Drinking Milk: The Pros, The Cons

By Ted

2700-1155002_milk.jpgGot Milk? Milk Does a Body Good. We have all seen those slogans in the popular Milk Council ads, but is milk really the nutritious, super drink we are led to believe it is?

We can’t argue that milk has nutrition, but is this nutrition in harmony with the needs of the human body in the form of which milk is produced for the masses?

Should I mention that almost all the information the public is given about milk comes from The National Dairy Council who spent 175 million dollars for marketing in 2007 alone? Or, the fact that most scientific studies and papers have not reached the same positive health conclusions that the Dairy Council preaches through their witty and celebrity endorsed ads?

In the USA alone the dairy industry is worth 60 billion dollars and is huge for the economy. 75% of the food in supermarkets contains milk or milk derivatives, but is milk healthy and should it be such a large part of the western diet?

Milk Pros

  • Milk is a source of protein: Whey and casein make up about 3.3% of milk and contain all 9 amino acids essential for human development.
  • Milk contains high levels of calcium: A cup of milk contains about 300mg of calcium.
  • Milk Contains Vitamin A: 1 cup has about 249 IU.
  • Milk is high in other minerals such as potassium and phosphorus.
  • Milk is a source of carbohydrates from the sugar lactose.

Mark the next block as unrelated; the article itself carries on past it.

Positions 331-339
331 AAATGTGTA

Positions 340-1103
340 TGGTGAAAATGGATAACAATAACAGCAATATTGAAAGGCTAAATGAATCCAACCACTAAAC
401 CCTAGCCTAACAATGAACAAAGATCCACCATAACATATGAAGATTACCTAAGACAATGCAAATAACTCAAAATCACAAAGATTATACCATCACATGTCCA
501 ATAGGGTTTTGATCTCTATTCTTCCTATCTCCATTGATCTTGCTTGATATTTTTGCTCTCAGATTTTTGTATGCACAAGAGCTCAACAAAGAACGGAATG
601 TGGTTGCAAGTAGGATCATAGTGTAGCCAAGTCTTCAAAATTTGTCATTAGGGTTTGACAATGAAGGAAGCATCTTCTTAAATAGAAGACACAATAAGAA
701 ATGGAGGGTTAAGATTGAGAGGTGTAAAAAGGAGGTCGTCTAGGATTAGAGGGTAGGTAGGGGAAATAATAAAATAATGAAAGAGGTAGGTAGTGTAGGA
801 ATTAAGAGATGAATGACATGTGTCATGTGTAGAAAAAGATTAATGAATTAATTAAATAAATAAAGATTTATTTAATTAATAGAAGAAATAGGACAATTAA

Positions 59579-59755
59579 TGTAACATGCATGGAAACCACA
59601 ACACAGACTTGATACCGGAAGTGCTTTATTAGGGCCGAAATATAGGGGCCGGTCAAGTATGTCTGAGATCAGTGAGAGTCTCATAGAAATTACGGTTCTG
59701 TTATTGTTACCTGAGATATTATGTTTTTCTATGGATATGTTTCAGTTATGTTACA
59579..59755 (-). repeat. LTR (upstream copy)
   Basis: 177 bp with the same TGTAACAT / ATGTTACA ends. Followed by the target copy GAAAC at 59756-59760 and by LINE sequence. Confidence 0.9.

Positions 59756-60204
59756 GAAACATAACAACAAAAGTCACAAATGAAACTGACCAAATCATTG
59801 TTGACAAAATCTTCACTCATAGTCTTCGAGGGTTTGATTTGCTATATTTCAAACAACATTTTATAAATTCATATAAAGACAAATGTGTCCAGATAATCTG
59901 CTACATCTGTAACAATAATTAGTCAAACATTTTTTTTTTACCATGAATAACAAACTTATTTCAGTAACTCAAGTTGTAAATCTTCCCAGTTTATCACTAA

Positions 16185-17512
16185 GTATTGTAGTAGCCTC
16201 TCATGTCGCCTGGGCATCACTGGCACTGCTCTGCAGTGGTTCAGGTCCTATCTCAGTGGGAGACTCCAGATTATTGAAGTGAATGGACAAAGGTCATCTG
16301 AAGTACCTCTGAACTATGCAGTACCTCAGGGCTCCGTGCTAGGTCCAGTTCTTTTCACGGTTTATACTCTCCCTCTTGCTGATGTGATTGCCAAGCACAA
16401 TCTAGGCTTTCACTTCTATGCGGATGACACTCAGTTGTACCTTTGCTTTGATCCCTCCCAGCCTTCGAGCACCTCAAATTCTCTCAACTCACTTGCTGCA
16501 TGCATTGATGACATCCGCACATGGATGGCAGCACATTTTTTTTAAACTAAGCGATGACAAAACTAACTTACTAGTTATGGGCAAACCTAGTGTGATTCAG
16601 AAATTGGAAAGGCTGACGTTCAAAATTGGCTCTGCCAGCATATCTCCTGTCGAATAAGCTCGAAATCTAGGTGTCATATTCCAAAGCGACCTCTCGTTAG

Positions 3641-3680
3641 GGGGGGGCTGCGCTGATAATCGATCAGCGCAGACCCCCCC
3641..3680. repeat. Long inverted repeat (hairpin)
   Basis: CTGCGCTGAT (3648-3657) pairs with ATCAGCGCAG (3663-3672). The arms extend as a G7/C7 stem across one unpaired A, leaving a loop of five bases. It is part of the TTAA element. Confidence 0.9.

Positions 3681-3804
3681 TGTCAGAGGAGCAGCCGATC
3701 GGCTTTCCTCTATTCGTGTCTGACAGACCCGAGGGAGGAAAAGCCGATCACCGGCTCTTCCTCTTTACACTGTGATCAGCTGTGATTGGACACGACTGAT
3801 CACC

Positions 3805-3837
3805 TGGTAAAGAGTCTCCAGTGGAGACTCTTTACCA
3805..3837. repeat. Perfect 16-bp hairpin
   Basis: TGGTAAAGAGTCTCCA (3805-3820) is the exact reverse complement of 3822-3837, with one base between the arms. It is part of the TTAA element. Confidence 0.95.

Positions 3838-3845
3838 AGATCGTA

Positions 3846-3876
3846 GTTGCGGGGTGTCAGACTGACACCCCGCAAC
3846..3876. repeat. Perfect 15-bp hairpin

Milk Cons

  • Calcium in milk is not readily absorbed because of milk’s high protein content and can even cause a negative calcium effect. In fact, the nations with the highest dairy consumption also have high rates of osteoporosis.
  • 15% of Americans are lactose intolerant and 75% of the world population does not produce the enzyme lactase which is needed to digest the lactose in milk.
  • Milk is high in saturated fat which can lead to heart disease in those susceptible to high cholesterol.
  • In the USA, milk can contain growth hormones and antibiotics. Producers are not required to disclose this on the label nor has there been standards set for safe amounts.
  • Out of the 2700 scientific articles written about milk between 1988-1993, none cited milk as being a healthy food choice. Instead, these articles linked milk’s properties to intestinal bleeding, arthritis, asthma, childhood diabetes, heart disease, allergies, and cancer.
  • Milk production is putting a huge strain on the environment and is a major contributor to global warming.

Conclusions

Maybe we should reconsider the amount of dairy that’s incorporated into our diets and evaluate the messages that we have been sold on milk from an early age. If you can digest milk without problems, then it can provide nutrition as part of a healthy diet, but, perhaps it would be wise to make dairy a much smaller part. Personally, I won’t be giving up dairy, but I will look for ways to cut back on it and make dairy less of a dietary staple.